Conference Paper/Proceeding/Abstract 652 views 309 downloads
The International Impact of COVID-19 and "Emergency Remote Teaching" on Computer Science Education Practitioners
IEEE Global Engineering Education Conference (EDUCON'21)
Swansea University Authors: Tom Crick , Cathryn Knight , Janet Goodall
PDF | Accepted ManuscriptDownload (161.33KB)
DOI (Published version): 10.1109/EDUCON46332.2021.9453846
The COVID-19 pandemic has imposed "emergency remote teaching" across education globally, leading to the closure of institutions across all settings, from schools through to universities. This paper looks specifically at the impact of these disruptive changes to those teaching the disciplin...
|Published in:||IEEE Global Engineering Education Conference (EDUCON'21)|
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The COVID-19 pandemic has imposed "emergency remote teaching" across education globally, leading to the closure of institutions across all settings, from schools through to universities. This paper looks specifically at the impact of these disruptive changes to those teaching the discipline of computer science. Drawing on the quantitative and qualitative findings from a large-scale international survey (N=2,483) conducted in the immediate aftermath of closures, implementation of lockdown measures, and the shift to online delivery in March 2020, we report how those teaching computer science across all educational levels (n=327) show significantly more positive attitudes towards the move to online learning, teaching and assessment (LT&A) than those working in other disciplines. When comparing educational setting, computer science practitioners in schools felt more prepared and confident than those in higher education; however, they expressed greater concern around equity and whether students would be able to access the teaching made available online. Furthermore, while practitioners across all sectors consistently noted the potential opportunities of these changes, they also raised a number of wider concerns on the impact of this shift to online, especially on workload and job precarity. More specifically for computer science practitioners, there were concerns raised regarding the ability to effectively deliver technical topics online, as well as the impact on various types of formal examinations and assessment. We also offer informed commentary from this rapid response international survey on emerging LT&A strategies that will likely continue to be constrained by coronavirus into 2021 and possibly beyond.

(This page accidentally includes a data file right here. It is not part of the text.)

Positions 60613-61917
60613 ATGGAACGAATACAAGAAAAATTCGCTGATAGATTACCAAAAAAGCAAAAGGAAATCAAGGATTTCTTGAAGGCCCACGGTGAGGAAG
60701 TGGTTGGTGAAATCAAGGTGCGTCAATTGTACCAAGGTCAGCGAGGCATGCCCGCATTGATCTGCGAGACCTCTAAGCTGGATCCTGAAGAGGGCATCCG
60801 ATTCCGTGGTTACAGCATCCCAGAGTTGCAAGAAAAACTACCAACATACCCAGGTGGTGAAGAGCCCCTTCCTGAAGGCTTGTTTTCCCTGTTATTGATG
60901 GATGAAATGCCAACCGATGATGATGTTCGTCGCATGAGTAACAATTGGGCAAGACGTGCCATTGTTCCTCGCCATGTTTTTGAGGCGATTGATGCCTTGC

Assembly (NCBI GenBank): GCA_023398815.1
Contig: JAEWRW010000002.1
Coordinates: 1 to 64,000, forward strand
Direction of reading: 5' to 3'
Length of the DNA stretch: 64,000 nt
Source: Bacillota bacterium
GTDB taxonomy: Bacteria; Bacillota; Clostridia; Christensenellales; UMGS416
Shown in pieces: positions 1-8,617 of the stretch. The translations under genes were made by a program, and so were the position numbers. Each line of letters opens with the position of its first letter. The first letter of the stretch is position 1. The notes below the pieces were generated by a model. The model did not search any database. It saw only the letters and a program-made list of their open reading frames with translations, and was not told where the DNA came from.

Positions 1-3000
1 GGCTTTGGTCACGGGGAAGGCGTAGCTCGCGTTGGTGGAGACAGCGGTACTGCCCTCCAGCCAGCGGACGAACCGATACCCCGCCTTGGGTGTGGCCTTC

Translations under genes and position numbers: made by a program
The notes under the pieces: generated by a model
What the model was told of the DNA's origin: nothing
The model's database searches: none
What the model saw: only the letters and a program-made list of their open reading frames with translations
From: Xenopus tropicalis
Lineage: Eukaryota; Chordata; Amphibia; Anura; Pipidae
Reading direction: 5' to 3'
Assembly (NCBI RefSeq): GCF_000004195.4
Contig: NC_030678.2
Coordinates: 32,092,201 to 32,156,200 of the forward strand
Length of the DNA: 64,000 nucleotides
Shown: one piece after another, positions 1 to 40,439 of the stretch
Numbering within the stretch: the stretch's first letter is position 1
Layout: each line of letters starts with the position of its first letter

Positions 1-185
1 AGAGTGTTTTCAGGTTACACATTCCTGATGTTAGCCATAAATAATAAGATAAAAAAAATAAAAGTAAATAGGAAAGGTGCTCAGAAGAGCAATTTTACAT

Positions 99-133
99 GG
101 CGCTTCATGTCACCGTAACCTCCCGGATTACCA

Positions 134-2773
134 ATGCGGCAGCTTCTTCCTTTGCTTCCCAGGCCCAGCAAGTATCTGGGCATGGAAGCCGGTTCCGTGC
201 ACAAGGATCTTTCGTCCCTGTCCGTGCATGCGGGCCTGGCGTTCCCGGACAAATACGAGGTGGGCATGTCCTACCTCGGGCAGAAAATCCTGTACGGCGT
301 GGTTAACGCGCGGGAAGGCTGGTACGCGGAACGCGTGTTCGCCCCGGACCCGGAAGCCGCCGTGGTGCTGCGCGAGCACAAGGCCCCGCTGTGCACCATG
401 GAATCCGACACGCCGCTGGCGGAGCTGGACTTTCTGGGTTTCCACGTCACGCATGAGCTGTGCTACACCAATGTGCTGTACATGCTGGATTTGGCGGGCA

COVID-19, emergency remote teaching, practitioner perceptions, schools, universities, computer science education
Faculty of Humanities and Social Sciences